Hotel Insider The resort is a grand bolthole with a homely atmosphere, if you can ignore the teething problems.
St Regis Saadiyat Island is Abu Dhabi's version of the Hamptons
The gate to the St Regis is grand enough, but once I'm past it, signs are unclear and I wind my way somewhat uncertainly up a narrow winding path to the entrance. There's a handful of other cars when I arrive at the entrance proper. I'm welcomed politely and my bags are unloaded, though one of the doormen confuses me by asking for my ID, which I only really have to present at reception. Check-in takes more than 10 minutes, which I find a little slow, but I love the view from the glass-walled lobby down across the resort and sand dunes to the sea. We're only five kilometres from the Corniche but, suddenly, it feels like Abu Dhabi's version of the Hamptons.
By car on a Thursday evening, it only takes me about 15 minutes to get to the hotel from the city centre. The hotel is set on a large site which comprises the hotel, spa and (mostly) still-to-be occupied St Regis-branded residences and villas. It's the first hotel on the turn-off after the Sheikh Khalifa Bridge after leaving Abu Dhabi island. It's nicely set (well away from the road) in front of the Saadiyat Beach Golf Club and apart from the other current properties on Saadiyat Beach, the Park Hyatt and Monte-Carlo Beach Club. In front of the hotel is the blissful, 9km-long stretch of sandy beach.
There are 377 rooms in seven categories: mine is a superior sea view room, the second from bottom, but we love it. At 60 sq m, it's spacious, with a small separate hallway, a large designer bathroom with completely separate his and hers sink areas, a giant rain shower and lovely freestanding bath with a sea view. It also has a balcony overlooking some villas and a long strip of Saadiyat Beach. We weren't overlooked either by other buildings or neighbouring rooms, which made for a relaxing stay.
I liked the free internet, but the hotel needs to hurry up with its pillow menus, which aren't yet available when I stay. I was also irritated by the keycard system needed to operate the lights, as some of the lighting system works (erratically) without the card, but not the aircon - which we discovered when we woke up boiling in the middle of the night. Also, with the balcony door open, we could hear noisy air-conditioning units from outside.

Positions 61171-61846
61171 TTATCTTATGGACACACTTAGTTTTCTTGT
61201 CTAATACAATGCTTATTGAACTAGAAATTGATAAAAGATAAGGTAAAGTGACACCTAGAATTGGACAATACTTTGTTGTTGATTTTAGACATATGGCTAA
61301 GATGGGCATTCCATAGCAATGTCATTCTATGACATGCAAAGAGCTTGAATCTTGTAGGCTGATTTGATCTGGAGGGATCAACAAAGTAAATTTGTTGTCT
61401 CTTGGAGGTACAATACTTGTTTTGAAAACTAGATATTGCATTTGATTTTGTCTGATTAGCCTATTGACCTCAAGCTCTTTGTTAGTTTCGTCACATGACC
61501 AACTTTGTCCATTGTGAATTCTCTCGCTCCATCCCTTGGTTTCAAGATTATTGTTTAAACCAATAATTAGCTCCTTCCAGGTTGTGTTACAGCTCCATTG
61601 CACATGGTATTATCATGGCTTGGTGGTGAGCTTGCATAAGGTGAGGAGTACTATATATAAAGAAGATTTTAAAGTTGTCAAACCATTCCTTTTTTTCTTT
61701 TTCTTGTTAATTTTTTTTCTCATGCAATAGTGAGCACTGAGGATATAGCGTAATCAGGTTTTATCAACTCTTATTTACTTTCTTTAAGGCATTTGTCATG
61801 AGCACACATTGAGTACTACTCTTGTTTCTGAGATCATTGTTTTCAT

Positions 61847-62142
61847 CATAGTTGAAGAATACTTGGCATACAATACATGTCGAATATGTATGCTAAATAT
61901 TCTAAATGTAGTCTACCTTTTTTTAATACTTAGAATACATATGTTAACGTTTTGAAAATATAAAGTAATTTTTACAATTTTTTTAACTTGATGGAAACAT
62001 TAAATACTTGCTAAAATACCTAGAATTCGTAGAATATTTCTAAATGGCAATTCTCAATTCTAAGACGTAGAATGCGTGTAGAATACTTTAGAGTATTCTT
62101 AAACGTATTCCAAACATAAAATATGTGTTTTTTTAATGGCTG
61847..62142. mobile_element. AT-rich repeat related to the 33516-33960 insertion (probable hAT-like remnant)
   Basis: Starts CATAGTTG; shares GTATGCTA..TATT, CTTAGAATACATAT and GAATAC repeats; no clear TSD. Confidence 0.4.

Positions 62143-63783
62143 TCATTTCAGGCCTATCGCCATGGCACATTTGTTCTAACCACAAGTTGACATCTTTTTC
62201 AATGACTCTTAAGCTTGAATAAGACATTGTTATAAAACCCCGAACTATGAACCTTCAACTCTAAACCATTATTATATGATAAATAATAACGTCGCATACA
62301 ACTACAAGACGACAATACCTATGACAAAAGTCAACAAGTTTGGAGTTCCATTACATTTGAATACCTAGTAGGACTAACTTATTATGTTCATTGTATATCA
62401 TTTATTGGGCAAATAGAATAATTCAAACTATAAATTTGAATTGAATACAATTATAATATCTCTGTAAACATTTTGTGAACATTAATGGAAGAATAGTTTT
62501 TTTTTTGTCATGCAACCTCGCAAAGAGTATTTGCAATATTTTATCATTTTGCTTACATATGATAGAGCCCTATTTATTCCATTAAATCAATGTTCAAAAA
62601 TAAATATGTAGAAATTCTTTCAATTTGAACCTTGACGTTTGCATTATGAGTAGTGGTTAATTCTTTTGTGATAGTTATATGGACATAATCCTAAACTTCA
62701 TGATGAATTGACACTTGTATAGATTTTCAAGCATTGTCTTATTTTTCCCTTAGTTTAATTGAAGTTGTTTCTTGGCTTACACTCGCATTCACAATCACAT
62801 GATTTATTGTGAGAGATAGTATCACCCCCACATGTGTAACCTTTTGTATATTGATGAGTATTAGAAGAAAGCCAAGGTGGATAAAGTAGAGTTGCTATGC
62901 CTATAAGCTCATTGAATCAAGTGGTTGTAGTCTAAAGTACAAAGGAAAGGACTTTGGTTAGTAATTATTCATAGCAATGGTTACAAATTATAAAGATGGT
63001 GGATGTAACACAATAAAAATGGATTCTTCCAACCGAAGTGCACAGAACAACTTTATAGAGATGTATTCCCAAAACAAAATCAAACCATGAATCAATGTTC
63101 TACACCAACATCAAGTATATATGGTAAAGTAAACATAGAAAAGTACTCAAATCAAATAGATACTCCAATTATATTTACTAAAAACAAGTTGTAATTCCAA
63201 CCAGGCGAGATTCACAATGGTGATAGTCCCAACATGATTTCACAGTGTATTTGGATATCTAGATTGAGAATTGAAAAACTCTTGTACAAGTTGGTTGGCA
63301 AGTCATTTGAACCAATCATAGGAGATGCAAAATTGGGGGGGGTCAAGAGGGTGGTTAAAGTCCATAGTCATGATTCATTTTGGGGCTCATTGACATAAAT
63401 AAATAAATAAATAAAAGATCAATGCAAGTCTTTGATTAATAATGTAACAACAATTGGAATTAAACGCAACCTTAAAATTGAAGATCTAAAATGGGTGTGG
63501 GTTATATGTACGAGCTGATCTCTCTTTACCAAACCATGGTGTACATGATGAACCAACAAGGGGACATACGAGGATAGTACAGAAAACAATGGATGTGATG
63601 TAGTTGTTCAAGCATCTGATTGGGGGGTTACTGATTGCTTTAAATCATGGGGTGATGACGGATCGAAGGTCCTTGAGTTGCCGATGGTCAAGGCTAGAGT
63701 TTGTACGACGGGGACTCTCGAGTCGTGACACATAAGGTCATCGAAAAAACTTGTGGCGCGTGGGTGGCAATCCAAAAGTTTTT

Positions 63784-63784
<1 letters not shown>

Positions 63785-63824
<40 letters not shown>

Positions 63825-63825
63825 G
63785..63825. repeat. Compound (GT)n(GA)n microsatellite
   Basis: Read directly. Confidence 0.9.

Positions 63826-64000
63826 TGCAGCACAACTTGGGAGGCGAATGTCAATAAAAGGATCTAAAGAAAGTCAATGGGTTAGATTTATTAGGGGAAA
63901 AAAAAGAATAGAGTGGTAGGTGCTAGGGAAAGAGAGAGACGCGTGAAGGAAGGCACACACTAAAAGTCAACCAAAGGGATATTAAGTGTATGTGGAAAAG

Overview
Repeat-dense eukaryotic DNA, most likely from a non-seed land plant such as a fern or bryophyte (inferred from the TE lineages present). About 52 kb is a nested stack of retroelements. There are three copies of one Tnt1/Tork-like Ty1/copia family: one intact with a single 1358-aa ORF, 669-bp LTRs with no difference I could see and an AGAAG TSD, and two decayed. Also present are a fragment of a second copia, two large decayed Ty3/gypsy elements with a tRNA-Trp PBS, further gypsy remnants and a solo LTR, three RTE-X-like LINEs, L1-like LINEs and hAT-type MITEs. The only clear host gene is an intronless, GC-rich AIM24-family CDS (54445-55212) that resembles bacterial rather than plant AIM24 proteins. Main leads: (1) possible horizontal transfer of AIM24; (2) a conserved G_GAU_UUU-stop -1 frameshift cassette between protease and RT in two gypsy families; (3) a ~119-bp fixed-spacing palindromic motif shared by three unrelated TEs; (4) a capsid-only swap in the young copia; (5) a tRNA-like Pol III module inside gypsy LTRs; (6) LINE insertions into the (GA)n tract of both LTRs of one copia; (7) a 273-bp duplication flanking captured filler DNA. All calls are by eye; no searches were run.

Prompt, gracious and generally efficient - though we didn't like being told to get out of the sea one evening because the beach was closing at dusk.
The front wing of our floor was closed off because a VIP was staying on the same night, as was a large section of Sontaya restaurant, where we ate dinner. Sontaya was lively in the evening, with several small local groups and couples out for dinner. Guests staying over seemed to be a mix of businesspeople and couples on holiday. On Saturday, some Abu Dhabi residents turned up to have breakfast and use the beach.
There are seven restaurants, but the highlight for us was the South east Asian restaurant Sontaya. We loved the coolly slick Asian design, and the outdoor terrace will be a great place to be now that the weather is warmer. Everything we had there was excellent, but top marks for an outstanding pho (Vietnamese soup with braised beef, rice noodles, beansprouts, herbs and chillies) for Dh65, the steamed seabass with lime, ginger and coriander in a Vietnamese five-spice dressing (Dh125) and deep fried bean curd with shittake mushrooms, in a red curry sauce (Dh60).
The buffet breakfast at Olea, the hotel's all-day dining restaurant, was average, with nothing hugely appetising in the cooked section, though this was possibly because there aren't enough guests for the buffet model to work properly.
The view across the beach, and the Iridium Spa, where I had a one-hour signature massage (Dh525) and drank several cups of a dreamy-tasting tea concocted specially by the spa manager for the hotel.
The lack of a pillow menu in a resort of this stature is surprising. I am told it is "on the way". Also, the room's erratic lighting system, which led to a light coming on in the middle of the night. There was also a continual faint buzz coming from one of the speakers in the ceiling.
There are still a few teething problems, but this is a grand but homely getaway offering fresh air alongside fine restaurants and interiors.
The bottom line
A double room costs from Dh1,202 per night, including taxes. The St Regis Saadiyat Island, Abu Dhabi (www.stregissaadiyatisland.com; 02 498 8888).
See next week's Ultratravel magazine for a look inside all of Abu Dhabi's new hotels????.